High speed at high elevation: bobsled team offers tryouts | ParkRecord.com

High speed at high elevation: bobsled team offers tryouts

Caleb Case, The Park Record

The course is one mile long. It can be finished in under 50 seconds. No engines, motors, propellers or rockets required, just some ice, a metal sled and two daring athletes. The bobsled course at the Utah Olympic Park is the second fastest in the world, with athletes hitting speeds of up to 90 miles per hour. One of only two courses in the country, the other being at Lake Placid, in New York.

"Looking at it, you think it looks bizarre. Doing it, you know it’s bizarre, but so much fun, and there’s nothing in the world like it" says John Macchione, a bobsled pilot for the G-Force Bobsled and Skeleton team, a feeder program for the national team based here in Park City.

His coach, Valerie Fleming, agrees that the sport looks intimidating. "A lot of people think ‘oh my gosh, I’ve never done this, I can’t come do this.’"

But, the team is not only open to but hungry for newcomers. Starting June 12, they will be holding a series of combines where both novices and veterans can show what they’re made of.

The combine is a physical test, that helps to sort out people with the athleticism to join the team.

"We test your speed and power" says Fleming, "to see if you fit the sport." The combine consists of a series of sprints, from 15 to 60 meters, as well as a broad jump and underhand shotput. Also available is a push camp where participants receive training while they push the sled down an 80-meter track.

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And the training is top of the line. Fleming, who as well as coaching is the Program Manager for the team, and her fellow coach Shauna Rohbock won the silver medal for Women’s Bobsled at the 2006 Torino Olympics. Both are retired from the sport but active coaches on the team, helping prepare athletes for the winter season and ultimately for tryouts for the USA Bobsled and Skeleton team.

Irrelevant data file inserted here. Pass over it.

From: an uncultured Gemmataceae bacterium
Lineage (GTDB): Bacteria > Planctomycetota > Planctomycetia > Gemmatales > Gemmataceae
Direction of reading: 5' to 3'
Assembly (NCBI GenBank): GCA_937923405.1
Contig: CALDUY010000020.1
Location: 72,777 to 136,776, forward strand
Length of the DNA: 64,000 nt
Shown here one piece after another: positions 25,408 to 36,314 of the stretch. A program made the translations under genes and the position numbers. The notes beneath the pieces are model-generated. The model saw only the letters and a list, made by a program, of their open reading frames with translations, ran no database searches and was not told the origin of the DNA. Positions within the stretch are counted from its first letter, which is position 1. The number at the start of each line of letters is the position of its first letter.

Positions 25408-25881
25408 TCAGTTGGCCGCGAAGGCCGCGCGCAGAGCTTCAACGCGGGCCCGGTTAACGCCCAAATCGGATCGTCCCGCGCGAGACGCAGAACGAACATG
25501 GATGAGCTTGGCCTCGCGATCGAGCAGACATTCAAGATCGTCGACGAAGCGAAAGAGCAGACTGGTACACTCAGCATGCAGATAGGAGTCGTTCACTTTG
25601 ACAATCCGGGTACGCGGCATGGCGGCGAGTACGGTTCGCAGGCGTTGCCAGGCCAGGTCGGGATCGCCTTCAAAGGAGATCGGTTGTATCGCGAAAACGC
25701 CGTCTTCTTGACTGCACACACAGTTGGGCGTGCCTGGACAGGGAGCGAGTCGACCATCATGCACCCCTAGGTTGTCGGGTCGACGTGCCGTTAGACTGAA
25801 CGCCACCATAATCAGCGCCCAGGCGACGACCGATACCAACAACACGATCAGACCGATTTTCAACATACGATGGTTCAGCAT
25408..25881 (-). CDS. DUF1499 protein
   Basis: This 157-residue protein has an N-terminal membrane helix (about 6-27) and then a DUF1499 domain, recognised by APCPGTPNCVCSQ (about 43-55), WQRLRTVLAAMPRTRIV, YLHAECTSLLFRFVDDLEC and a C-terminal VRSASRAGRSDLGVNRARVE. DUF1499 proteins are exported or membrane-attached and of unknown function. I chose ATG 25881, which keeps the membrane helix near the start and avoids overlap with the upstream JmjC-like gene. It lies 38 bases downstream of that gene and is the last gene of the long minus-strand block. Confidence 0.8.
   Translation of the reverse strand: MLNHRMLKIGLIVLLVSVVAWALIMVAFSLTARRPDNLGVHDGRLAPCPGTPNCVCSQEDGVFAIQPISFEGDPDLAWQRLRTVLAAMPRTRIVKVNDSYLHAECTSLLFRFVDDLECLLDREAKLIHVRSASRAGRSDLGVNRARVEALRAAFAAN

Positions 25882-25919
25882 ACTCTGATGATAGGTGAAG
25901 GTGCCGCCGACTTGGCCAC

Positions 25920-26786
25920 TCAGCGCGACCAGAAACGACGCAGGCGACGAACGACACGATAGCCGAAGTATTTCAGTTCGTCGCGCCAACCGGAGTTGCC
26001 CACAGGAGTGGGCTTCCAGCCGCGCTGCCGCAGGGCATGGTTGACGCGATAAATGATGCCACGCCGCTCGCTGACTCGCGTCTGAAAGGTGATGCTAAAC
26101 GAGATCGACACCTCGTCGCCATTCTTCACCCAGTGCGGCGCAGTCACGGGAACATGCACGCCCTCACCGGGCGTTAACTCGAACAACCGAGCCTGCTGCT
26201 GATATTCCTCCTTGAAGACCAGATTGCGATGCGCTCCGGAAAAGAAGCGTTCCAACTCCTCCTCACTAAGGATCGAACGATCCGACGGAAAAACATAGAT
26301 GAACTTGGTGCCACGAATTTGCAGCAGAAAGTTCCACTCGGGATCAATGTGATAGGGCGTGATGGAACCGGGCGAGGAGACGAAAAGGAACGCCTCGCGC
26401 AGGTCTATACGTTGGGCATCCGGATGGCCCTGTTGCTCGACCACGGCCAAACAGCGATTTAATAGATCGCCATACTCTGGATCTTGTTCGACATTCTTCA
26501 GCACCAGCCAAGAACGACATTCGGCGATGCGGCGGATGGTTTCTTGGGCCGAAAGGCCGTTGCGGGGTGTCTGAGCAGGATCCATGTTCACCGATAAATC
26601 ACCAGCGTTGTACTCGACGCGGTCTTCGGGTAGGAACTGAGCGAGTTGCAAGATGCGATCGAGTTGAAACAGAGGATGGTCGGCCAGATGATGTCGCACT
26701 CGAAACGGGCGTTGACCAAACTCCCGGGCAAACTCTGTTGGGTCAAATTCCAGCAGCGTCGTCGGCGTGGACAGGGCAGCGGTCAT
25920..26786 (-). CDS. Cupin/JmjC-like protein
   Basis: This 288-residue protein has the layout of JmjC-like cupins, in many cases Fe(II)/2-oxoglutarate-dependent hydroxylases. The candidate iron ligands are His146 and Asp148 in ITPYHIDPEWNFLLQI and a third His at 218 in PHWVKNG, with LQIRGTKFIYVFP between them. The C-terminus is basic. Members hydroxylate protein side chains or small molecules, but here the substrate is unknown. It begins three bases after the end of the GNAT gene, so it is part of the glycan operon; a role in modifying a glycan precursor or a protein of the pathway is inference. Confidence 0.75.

For those who do qualify, the summer training regimen focuses on the start of the race, where the athletes push to get the sled moving as fast as possible.

"Every tenth of a second you can take off your start time ends up being three tenths of a second off your final time, so it’s really important," said Macchione, who has been on the team since January. "It’s really all you can do in the summer" says Fleming.

The track is coated in ice for the winter season, but during the summer the only way to experience it is on a modified sled with wheel instead of runners. However, the team doesn’t really use these sleds, Macchione explains, because the steering and physics are different than on ice, and so can train pilots to do the wrong things.

"Nothing prepares you for the actual track" says Fleming, "it’s like driving a car. Yeah you can take the test, know all the rules and theories, but until you actually do it, you don’t know."

"The first time you go down the start ramp, your eyes get really big, like ‘oh man, we’re really doing this now’" adds Macchione.

If you haven’t been training or even thinking about bobsled your whole life, fear not. Most athletes started in different sports, and many don’t start bobsledding until after college. Fleming was originally a track athlete from California. Her goal has always been the Olympics, but "never ever did I think it was going to be Winter Olympics" she chuckles.

After realizing that track wouldn’t get her where she wanted to be, she started bobsledding instead, and competed from 2003 to 2011, and earned her Olympic run and Silver medal in the process.

Macchione, similarly, entered college as a soccer player before an injury sidelined him. After drifting from rowing to cycling to his own startup, he moved to Utah and officially joined the team this January. It’s a commitment, he acknowledges, as the team trains between four to eight hours, five days a week in the winter.

The team is trying to expand, looking for additional sponsors and members. Recently, it has started a new program for high schoolers in Park City, South Summit and Wasatch schools. This brings challenges of its own.

"We have a lot of concerned parents, who haven’t grown up with and don’t understand the sport. They’re trusting us with their children, and so safety is our No. 1 priority, for all levels" says Fleming. The team has optional but recommended testing and baselining for concussions, and a medical crew that checks every athlete after a crash. Crashes are uncommon but not unheard of. Yet as fast as the sport is, it is relatively safe. "I’ve been here all season," says Macchione, "and haven’t seen a single serious injury. As long as your helmet is buckled well, you’ll be OK."

Interested yet? The combine has three sessions, on June 12, Aug. 21 and Sept. 26. People interested in either bobsled or skeleton, and are between 14 to 30 years old, are welcome to register. To register or for more information, go to utaholympiclegacy.com or contact Valerie Fleming at valerie@utaholympiclegacy.com